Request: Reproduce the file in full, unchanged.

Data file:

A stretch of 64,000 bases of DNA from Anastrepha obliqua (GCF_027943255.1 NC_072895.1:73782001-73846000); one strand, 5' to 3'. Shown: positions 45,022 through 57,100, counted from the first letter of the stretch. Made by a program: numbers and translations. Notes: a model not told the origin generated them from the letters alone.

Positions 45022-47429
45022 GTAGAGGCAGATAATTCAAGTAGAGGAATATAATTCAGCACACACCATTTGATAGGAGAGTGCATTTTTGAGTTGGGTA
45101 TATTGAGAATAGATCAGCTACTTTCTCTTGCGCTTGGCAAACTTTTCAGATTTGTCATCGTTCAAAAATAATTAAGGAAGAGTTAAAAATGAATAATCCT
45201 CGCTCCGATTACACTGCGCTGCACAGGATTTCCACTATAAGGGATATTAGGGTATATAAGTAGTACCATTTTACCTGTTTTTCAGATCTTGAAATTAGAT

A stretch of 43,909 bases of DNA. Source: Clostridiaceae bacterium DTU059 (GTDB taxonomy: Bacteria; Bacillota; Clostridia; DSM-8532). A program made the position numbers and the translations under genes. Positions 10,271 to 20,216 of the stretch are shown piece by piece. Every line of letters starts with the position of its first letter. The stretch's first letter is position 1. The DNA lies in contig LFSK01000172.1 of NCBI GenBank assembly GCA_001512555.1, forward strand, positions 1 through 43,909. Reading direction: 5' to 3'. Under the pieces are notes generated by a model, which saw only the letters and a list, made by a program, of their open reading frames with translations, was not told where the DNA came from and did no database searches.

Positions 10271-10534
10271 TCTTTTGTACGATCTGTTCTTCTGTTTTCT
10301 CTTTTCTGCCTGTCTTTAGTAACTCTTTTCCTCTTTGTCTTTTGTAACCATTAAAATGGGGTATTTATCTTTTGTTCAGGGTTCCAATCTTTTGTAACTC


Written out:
A stretch of 64,000 bases of DNA from Anastrepha obliqua (GCF_027943255.1 NC_072895.1:73782001-73846000); one strand, 5' to 3'. Shown: positions 45,022 through 57,100, counted from the first letter of the stretch. Made by a program: numbers and translations. Notes: a model not told the origin generated them from the letters alone.

Positions 45022-47429
45022 GTAGAGGCAGATAATTCAAGTAGAGGAATATAATTCAGCACACACCATTTGATAGGAGAGTGCATTTTTGAGTTGGGTA
45101 TATTGAGAATAGATCAGCTACTTTCTCTTGCGCTTGGCAAACTTTTCAGATTTGTCATCGTTCAAAAATAATTAAGGAAGAGTTAAAAATGAATAATCCT
45201 CGCTCCGATTACACTGCGCTGCACAGGATTTCCACTATAAGGGATATTAGGGTATATAAGTAGTACCATTTTACCTGTTTTTCAGATCTTGAAATTAGAT

A stretch of 43,909 bases of DNA. Source: Clostridiaceae bacterium DTU059 (GTDB taxonomy: Bacteria; Bacillota; Clostridia; DSM-8532). A program made the position numbers and the translations under genes. Positions 10,271 to 20,216 of the stretch are shown piece by piece. Every line of letters starts with the position of its first letter. The stretch's first letter is position 1. The DNA lies in contig LFSK01000172.1 of NCBI GenBank assembly GCA_001512555.1, forward strand, positions 1 through 43,909. Reading direction: 5' to 3'. Under the pieces are notes generated by a model, which saw only the letters and a list, made by a program, of their open reading frames with translations, was not told where the DNA came from and did no database searches.

Positions 10271-10534
10271 TCTTTTGTACGATCTGTTCTTCTGTTTTCT
10301 CTTTTCTGCCTGTCTTTAGTAACTCTTTTCCTCTTTGTCTTTTGTAACCATTAAAATGGGGTATTTATCTTTTGTTCAGGGTTCCAATCTTTTGTAACTC